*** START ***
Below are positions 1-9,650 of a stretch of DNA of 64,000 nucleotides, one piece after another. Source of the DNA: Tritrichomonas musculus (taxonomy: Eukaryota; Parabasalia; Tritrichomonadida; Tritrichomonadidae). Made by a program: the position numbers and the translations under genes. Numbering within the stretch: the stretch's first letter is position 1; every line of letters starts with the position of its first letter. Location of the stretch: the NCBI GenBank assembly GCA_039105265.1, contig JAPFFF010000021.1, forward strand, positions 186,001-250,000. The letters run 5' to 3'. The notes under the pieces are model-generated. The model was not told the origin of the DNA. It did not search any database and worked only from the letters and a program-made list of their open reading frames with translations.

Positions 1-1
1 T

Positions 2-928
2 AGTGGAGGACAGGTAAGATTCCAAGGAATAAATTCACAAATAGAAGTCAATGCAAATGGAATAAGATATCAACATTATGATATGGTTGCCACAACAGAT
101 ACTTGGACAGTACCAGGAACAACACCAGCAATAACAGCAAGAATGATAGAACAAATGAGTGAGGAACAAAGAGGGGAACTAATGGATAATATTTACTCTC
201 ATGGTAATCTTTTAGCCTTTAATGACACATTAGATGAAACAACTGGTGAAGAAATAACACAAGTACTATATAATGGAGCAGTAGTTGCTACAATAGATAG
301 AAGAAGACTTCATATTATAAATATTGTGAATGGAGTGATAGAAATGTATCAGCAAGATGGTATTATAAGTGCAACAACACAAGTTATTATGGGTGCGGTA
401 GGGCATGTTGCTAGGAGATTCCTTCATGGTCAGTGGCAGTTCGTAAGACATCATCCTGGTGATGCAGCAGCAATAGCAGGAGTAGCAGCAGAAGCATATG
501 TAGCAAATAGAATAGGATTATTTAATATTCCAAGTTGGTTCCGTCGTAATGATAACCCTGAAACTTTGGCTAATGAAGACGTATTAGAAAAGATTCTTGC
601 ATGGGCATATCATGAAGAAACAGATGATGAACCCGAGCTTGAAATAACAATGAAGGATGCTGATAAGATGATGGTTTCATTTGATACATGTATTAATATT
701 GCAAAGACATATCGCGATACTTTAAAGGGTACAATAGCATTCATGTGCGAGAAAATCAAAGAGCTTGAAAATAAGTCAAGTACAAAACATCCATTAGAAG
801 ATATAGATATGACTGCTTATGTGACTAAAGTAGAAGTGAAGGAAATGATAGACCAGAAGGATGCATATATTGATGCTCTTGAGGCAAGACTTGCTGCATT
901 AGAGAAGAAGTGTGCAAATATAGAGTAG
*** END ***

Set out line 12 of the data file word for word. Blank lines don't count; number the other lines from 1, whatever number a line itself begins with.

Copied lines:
701 GCAAAGACATATCGCGATACTTTAAAGGGTACAATAGCATTCATGTGCGAGAAAATCAAAGAGCTTGAAAATAAGTCAAGTACAAAACATCCATTAGAAG